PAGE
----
Football fans will no longer have to subscribe to Foxtel to get their English Premier League fix, with Optus announcing Monday that it has snagged the exclusive broadcast and digital rights for the three years, starting in August 2016.
The deal will see Optus offering live broadcast coverage as well as broadband and mobile access for all 380 EPL games across each of the 3 seasons.
Optus has stayed tight-lipped on its plans for delivering the games, including whether access will be exclusive to Optus customers or if there will be a subscription video on demand offering available to all Australians. A spokesperson only commented that, "Our goal is to make this content available to as many fans as possible."
The move is a blow to Foxtel, which has previously held rights to air Barclays Premier League games as part of its subscription TV Sports Pack add-on. But Optus is already hailing the deal as a major step forward in its bid to expand beyond the realms of a traditional telco and Internet service provider into a fully fledged "multimedia company."
The lines between telecommunications companies as service and content providers are becoming increasingly blurred as ISPs and telcos look to shore up licensing and distribution deals for over-the-top content delivery.
Optus, like iiNet, is already offering its broadband customers, while Telstra has made a major play at the multimedia space with the launch of -- a rebranded Roku box that pulls the major streaming services into one ecosystem for delivery via Telstra broadband.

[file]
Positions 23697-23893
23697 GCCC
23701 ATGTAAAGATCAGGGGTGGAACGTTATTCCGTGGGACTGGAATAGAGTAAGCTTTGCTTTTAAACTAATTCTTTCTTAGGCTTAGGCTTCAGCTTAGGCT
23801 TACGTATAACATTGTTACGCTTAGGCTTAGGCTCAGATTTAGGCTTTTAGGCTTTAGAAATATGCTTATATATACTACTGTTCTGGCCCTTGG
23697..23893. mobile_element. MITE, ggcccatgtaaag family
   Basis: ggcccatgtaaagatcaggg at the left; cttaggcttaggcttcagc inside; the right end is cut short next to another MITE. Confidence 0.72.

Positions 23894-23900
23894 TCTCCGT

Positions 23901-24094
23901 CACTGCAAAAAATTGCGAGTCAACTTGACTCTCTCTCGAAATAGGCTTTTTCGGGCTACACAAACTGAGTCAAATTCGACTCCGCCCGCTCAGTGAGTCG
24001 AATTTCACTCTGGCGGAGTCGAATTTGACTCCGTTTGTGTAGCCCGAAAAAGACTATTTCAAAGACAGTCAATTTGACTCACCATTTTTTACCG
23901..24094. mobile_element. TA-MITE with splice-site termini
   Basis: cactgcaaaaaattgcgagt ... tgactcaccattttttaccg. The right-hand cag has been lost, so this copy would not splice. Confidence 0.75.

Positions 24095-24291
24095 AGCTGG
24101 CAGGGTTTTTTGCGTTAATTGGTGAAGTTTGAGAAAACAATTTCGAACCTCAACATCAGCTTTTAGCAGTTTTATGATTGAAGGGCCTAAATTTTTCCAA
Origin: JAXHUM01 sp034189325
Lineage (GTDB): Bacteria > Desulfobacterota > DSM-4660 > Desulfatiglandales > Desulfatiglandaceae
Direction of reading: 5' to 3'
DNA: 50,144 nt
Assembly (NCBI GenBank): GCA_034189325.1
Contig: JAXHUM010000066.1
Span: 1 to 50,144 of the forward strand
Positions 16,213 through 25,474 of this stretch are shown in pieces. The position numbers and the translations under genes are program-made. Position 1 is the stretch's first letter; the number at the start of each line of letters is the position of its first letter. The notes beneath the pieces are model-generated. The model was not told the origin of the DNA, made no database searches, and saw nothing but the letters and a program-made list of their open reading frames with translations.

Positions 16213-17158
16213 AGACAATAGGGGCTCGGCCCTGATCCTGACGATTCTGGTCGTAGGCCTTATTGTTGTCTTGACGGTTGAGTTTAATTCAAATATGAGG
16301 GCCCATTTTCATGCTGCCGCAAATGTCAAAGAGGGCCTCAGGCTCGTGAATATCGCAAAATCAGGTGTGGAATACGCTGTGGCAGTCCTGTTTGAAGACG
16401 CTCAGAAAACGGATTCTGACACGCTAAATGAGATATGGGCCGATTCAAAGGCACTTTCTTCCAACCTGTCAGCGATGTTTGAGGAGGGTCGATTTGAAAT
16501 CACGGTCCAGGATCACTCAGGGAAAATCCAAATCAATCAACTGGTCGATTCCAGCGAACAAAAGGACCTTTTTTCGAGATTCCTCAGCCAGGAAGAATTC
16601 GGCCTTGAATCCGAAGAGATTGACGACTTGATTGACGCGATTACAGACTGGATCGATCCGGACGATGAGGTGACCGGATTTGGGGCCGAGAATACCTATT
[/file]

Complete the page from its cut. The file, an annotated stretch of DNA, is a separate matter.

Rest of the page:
As consumers increasingly switch off from traditional linear television and turn to mobile and broadband connections for over-the-top content, Optus plans to take advantage of the trend. Discussing today's announcement, the company's chief said the deal was a "great win."
"This is another significant step in our strategy to become a mobile-led multimedia company," said Optus CEO Allen Lew.
"We are dedicated to delivering the best domestic and international entertainment for our customers. With 930 million followers worldwide, the Premier League is one of the most sought after sports properties for content providers."
It's not the first time an Australian ISP has offered access to EPL games. Back in 2009, iiNet renewed a contract to offer live and on-demand coverage of EPL games through Fox Sports, giving customers unmetered access through its quota-free Freezone portal. iiNet users later lost access, with the ISP confirming in 2010 that it was "unable to secure the rights" to the 2010/11 season.
For its part, Foxtel said it was "aware that Optus have been awarded the rights to broadcast the English Premier League in Australia," but that Foxtel was still a destination for major international sports as well as other Football competitions including the A-League, FA Cup and UEFA Women's Champions League.
"Foxtel and in particular Fox Sports remains the only place you can get a truly comprehensive sports offering," said a spokesperson. "Fox Sports bid for the rights, we are confident that our football offering remains compelling for football fans.
"This merely points to the fact that the media is becoming increasingly competitive."